Then there are others--perhaps the well to which they come is not the well of sensual pleasure, diversion, and aesthetic things. Perhaps it isn't the well of material possessions. But it's the well of intellectual attainment. They say the reason there's this sense of soul thirst is because we haven't exercised our minds. And if we can understand our world better and understand ourselves better, if we can penetrate within with psychology and examine and penetrate without with astronomy and nuclear physics and all the rest, and we can master our world and all the rest, then soul thirst will be met. No, no, whoever comes to the well of intellectual attainment shall thirst again. Listen to the statement of the Apostle Paul in 1 Corinthians 1:21: "For seeing that in the wisdom of God the world through its wisdom knew not God, it was God's good pleasure through the foolishness of the preaching to save them that believe" The world by its wisdom knew not God. Again, the needs of the soul cannot be satisfied by cramming the head with knowledge anymore than stuffing a breadbox with rocks fills your stomach. Again, you'd say that would be stupid. If you see a man who's hungry and he's putting rocks in a breadbox, and you say, "What in the world are you doing?" He says, "I'm satisfying my hunger." You'd say, "That's not the way. You've got to put bread in your stomach, not rocks in a breadbox." O, we're so smart when it comes to filling our stomach's with bread, but such fools when it comes to filling our souls with the only thing that can fill them. Whoever drinks of this water of intellectual attainment shall thirst again. Here we are the so-called most educated generation we've ever known, and yet the most frustrated, confused, blind, staggering generation. Why? "Whoever drinks of this water shall thirst again." Let our universities intensify their courses. Let them double their demands. Let them augment their programs and turn out PhDs like General Motors turns out Chevrolets. Jesus' words will stand: "Whoever drinks of this water shall thirst again." Soul thirst cannot be met by intellectual attainent.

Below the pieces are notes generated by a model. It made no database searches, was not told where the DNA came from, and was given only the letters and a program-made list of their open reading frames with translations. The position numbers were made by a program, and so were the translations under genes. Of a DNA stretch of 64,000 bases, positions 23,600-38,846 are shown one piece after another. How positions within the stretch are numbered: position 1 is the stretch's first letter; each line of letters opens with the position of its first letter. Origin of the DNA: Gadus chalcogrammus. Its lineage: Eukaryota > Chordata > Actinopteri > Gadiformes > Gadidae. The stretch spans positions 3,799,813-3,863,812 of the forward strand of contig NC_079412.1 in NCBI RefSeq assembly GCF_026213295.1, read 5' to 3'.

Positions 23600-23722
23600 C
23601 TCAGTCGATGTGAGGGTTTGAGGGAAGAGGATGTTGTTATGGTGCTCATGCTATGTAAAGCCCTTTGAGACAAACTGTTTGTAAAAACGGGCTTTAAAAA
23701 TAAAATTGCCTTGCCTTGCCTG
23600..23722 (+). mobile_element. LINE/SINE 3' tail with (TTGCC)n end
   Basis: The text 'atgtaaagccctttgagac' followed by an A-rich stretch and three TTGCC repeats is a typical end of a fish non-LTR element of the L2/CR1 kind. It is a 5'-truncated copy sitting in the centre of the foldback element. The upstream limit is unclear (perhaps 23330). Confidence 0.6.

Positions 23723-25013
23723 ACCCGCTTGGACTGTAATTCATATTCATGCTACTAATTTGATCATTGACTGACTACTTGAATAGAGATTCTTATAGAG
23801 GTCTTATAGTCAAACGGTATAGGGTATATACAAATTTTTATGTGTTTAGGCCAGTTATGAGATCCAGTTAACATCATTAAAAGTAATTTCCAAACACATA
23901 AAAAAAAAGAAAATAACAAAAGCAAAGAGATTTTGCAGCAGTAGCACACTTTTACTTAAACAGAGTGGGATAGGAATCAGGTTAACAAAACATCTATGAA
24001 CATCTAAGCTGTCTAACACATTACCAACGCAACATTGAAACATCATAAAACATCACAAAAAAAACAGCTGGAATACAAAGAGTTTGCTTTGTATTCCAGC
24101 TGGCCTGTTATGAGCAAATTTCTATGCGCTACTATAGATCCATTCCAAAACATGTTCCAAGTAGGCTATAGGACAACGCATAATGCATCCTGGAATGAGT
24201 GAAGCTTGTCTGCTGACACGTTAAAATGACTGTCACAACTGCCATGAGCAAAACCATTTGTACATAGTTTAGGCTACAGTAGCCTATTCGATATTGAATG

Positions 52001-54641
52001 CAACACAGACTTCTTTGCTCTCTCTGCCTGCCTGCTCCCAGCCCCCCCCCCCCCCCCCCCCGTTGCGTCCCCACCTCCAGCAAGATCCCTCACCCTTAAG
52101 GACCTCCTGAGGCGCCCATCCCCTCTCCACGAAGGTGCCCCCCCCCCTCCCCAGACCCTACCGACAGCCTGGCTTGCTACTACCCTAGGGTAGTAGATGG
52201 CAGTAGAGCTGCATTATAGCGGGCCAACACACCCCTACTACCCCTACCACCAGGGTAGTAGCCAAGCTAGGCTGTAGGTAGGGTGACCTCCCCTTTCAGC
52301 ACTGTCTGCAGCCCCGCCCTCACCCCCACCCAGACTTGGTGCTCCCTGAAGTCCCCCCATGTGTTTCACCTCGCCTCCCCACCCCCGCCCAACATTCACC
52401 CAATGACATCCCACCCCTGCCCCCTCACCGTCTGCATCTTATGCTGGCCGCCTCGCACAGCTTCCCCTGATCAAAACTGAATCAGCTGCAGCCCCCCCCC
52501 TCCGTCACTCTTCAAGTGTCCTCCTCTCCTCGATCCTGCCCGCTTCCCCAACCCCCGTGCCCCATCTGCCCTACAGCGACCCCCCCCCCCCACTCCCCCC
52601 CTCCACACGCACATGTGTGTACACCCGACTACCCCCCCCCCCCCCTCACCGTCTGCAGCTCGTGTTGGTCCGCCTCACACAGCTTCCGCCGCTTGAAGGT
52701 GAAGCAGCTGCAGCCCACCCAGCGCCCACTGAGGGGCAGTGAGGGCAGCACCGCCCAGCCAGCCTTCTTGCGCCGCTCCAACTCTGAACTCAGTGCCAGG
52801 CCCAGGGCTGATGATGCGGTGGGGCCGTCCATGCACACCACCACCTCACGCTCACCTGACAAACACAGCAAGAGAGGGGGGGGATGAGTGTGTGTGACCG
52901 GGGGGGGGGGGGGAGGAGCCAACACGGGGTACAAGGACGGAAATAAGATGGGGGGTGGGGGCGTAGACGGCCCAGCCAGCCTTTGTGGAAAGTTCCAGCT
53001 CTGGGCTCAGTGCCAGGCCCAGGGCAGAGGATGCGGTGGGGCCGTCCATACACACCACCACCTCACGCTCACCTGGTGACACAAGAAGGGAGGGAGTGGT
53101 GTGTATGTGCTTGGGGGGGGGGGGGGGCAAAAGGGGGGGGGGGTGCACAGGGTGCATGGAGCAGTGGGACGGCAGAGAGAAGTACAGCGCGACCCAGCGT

Ah, but someone goes a little bit higher and says, "Soul thirst has got to be met with religion. You've got to have religion." And so we have a great wave of religiosity. We've got the religion of drugs--and it's a religion. Fulfillment comes when you retreat from this world of sense by virtue of your great savior, LSD or some other form of drug. And it's a form of religion. You've got what I read in Sunday school this morning. You've got the importations of the religions of the East telling us to look within. There must be the meaning in the nonmaterial word. We find God within. In the mind, in the spirit, there must be this religious element. Ah, listen, "Whoever drinks of this water shall thirst again." God never made religion to meet soul thirst. And no matter what the well is, Christ has written over it, "Whoever drinks of this water shall thirst again."